Could there be a chance that the air in your home is polluted by a completely odorless and colorless gas that damage lungs and can potentially give you and your family lung cancer? Wouldn’t you want to know if it was in your home?  The gas in question is radon, and given that January is Radon Action Month; a month when we normally spend much more time indoors; it is a good time to learn more about it.

A few years ago, I became concerned about radon in my my home because the bad news is – Walworth County is a high risk area for radon. The soil in our area contains an unevenly distributed and generally small amount of uranium, the same mineral that is mined for fueling nuclear power plants. When uranium starts breaking down in soil, rock or water, one of the byproducts of this breakdown is radon gas. If your house is built on soil that contains some uranium, this radioactive gas can seep through cracks, sump pumps and other openings in basement floors and walls. The location of radon can be very sporadic. Your home may have a high radon level, and your neighbor’s home can be just fine.

Make sure your indoor air is safe from radon.

Make sure your indoor air is safe from radon.

The EPA estimates that radon is responsible for about 21,000 lung cancer deaths every year in the U.S. It’s the second leading cause of lung cancer in the U.S. If you do smoke and your home has elevated radon levels, your risk of lung cancer goes up even more. The good news is that this problem does have solutions.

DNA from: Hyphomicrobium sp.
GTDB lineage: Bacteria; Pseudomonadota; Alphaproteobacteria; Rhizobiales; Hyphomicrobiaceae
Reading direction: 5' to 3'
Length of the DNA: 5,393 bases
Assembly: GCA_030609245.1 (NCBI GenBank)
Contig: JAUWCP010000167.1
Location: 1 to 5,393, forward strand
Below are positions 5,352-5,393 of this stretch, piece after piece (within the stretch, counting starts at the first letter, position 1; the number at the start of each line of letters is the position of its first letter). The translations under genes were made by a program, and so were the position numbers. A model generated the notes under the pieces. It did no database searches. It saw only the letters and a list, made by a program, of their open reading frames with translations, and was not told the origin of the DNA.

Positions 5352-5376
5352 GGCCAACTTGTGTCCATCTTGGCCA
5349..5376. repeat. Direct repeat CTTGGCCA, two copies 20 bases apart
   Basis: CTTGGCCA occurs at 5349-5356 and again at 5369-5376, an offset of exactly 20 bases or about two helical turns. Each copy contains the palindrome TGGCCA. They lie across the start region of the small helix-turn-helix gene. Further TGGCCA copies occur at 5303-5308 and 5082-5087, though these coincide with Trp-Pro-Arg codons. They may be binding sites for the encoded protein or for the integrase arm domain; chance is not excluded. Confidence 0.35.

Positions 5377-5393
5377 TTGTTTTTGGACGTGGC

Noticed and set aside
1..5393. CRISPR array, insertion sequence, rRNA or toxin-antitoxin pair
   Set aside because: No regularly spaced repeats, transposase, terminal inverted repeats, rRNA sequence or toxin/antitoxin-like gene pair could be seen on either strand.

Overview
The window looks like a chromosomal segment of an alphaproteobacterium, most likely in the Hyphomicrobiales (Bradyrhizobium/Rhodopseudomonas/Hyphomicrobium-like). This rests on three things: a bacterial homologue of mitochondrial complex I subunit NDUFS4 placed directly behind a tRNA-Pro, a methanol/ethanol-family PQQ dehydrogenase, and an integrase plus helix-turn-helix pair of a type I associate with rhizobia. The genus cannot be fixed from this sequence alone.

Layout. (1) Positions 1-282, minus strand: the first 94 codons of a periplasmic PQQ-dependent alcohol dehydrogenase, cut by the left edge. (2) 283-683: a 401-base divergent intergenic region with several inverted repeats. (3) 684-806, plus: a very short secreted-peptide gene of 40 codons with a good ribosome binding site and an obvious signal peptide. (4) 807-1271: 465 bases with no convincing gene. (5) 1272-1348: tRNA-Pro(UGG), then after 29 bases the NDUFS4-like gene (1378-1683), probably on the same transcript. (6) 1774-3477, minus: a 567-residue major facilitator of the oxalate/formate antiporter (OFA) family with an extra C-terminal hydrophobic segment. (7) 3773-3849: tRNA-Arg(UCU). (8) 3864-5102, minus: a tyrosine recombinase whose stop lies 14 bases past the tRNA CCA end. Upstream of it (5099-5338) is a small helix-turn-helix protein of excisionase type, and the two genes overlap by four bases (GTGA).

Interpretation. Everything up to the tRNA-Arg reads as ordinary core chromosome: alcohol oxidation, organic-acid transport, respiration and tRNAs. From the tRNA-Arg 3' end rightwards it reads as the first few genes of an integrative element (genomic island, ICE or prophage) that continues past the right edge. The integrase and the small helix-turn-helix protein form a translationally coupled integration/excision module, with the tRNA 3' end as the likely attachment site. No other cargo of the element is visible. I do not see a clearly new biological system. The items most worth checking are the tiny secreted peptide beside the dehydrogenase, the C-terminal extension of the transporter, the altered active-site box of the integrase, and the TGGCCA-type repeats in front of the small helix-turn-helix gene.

The best way to find out if you have a radon problem is to do a radon test. The Environmental Production Agency (EPA) and the Surgeon General of the United States recommends that the test be done in the living areas of your home where your family spends most of their time.

The testing procedure is very simple. It involves buying a small test kit, setting it up in the living area following the instructions, leaving it in place for the amount of time indicated, and then sending the kit back in a self-addressed pre-paid mailer. The lab will send you easy to read results within a week or two, or even earlier if you provide your email address.

Testing is inexpensive. You can get a test kit from the Walworth County Public Health Department for $10. (Contact Walworth County Public Health at 262-741-3140 to pick up a kit.) Or you can purchase mail- in test kits for less than $25 at local hardware stores.

I did the radon test on each floor of my home and found that I had a very high level of radon gas detected in the lower level and first floor; the main living areas. Since I had a problem, I knew I needed to install a system that would get the radon out of my home. Such systems need to be installed by a qualified contractor. While the cost of fixing this problem can seem high (typically $800-$1,200) it is a real bargain when weighed against removing the threat of lung cancer from your home.

The winter months are the perfect time to test your home for radon and make sure that your family is protected against this invisible threat to their long-term health. If you find out that you too have high levels of radon in your home – call me at 262-723-3588 for  qualified radon mitigation specialists to contact.